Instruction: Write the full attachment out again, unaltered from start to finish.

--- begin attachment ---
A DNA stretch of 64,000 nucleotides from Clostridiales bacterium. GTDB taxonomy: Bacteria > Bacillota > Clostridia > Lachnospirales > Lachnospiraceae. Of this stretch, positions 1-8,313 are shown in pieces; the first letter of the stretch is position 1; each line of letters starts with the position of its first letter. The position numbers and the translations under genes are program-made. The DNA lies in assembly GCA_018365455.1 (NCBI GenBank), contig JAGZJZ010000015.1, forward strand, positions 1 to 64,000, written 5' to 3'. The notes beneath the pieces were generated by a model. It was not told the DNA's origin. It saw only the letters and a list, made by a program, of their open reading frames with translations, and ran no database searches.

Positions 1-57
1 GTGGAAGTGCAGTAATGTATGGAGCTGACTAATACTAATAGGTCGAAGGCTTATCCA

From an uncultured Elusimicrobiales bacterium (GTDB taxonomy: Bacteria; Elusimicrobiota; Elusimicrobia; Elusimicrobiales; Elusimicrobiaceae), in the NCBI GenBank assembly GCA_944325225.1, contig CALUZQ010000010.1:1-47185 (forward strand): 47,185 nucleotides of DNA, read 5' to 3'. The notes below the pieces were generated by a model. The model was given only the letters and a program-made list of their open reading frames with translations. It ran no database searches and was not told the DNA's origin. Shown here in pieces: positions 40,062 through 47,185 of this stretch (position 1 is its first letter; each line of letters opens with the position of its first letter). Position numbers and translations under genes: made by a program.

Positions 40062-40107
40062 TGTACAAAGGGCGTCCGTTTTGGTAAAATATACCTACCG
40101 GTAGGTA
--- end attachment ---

A DNA stretch of 64,000 nucleotides from Clostridiales bacterium. GTDB taxonomy: Bacteria > Bacillota > Clostridia > Lachnospirales > Lachnospiraceae. Of this stretch, positions 1-8,313 are shown in pieces; the first letter of the stretch is position 1; each line of letters starts with the position of its first letter. The position numbers and the translations under genes are program-made. The DNA lies in assembly GCA_018365455.1 (NCBI GenBank), contig JAGZJZ010000015.1, forward strand, positions 1 to 64,000, written 5' to 3'. The notes beneath the pieces were generated by a model. It was not told the DNA's origin. It saw only the letters and a list, made by a program, of their open reading frames with translations, and ran no database searches.

Positions 1-57
1 GTGGAAGTGCAGTAATGTATGGAGCTGACTAATACTAATAGGTCGAAGGCTTATCCA

From an uncultured Elusimicrobiales bacterium (GTDB taxonomy: Bacteria; Elusimicrobiota; Elusimicrobia; Elusimicrobiales; Elusimicrobiaceae), in the NCBI GenBank assembly GCA_944325225.1, contig CALUZQ010000010.1:1-47185 (forward strand): 47,185 nucleotides of DNA, read 5' to 3'. The notes below the pieces were generated by a model. The model was given only the letters and a program-made list of their open reading frames with translations. It ran no database searches and was not told the DNA's origin. Shown here in pieces: positions 40,062 through 47,185 of this stretch (position 1 is its first letter; each line of letters opens with the position of its first letter). Position numbers and translations under genes: made by a program.

Positions 40062-40107
40062 TGTACAAAGGGCGTCCGTTTTGGTAAAATATACCTACCG
40101 GTAGGTA